Medicaid Financing for Services in Supportive Housing for Chronically Homeless People: Current Practices and Opportunities. 4.3. Challenges, Obstacles, and Limitations for Integrated Care

02/24/2012

Most states have separate rules governing Medicaid-reimbursed medical care and behavioral health care services, including rules that cover provider qualifications, program sites, record-keeping, and payment mechanisms. While many providers are making major investments in new electronic health record systems, these systems generally do not offer the capacity to fully integrate information about a client’s health, mental health, and substance abuse conditions and services. In part this is because each public agency requires providers to use its own system for electronic billing and documentation of services to obtain Medicaid reimbursement. This is particularly true if mental health services are administered through a “carve-out” arrangement. There is often little or no guidance available for partnerships that integrate the delivery of Medicaid-covered primary care and behavioral health services for the same people, in the same location.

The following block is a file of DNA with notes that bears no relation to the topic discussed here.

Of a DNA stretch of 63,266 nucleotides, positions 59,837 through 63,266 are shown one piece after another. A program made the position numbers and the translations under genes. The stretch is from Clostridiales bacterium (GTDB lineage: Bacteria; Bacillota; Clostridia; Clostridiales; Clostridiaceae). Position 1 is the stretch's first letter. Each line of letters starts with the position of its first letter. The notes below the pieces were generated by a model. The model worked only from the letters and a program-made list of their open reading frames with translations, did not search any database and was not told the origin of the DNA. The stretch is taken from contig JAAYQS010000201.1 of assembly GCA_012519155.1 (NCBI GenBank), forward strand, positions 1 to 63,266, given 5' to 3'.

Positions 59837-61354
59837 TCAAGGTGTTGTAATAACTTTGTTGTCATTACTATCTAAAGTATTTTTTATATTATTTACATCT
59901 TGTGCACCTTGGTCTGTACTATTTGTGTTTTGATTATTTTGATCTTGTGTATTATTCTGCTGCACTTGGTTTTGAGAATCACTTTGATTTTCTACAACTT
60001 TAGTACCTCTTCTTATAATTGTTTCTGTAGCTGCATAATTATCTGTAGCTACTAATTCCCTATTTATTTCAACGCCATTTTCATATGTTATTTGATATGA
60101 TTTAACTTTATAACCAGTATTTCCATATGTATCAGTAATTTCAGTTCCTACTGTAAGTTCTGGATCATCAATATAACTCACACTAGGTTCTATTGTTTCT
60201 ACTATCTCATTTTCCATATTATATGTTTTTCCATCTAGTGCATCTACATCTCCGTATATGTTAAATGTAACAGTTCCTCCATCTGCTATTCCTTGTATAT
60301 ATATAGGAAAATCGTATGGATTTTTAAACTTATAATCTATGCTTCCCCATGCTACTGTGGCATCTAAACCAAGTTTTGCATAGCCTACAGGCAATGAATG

The partnership arrangements described here are generally strong, but some FQHCs would like to obtain Medicaid reimbursement for integrated care, including mental health services, provided by their own staff. While in some communities a single organization operates as both an FQHC and a provider of Medicaid-reimbursed mental health services, FQHC providers in some other communities do not understand how to put in place the complex systems needed for the same provider organization to be reimbursed for some services through the FQHC mechanism and other services through programs that receive Medicaid reimbursement for services that are covered as MRO benefits.

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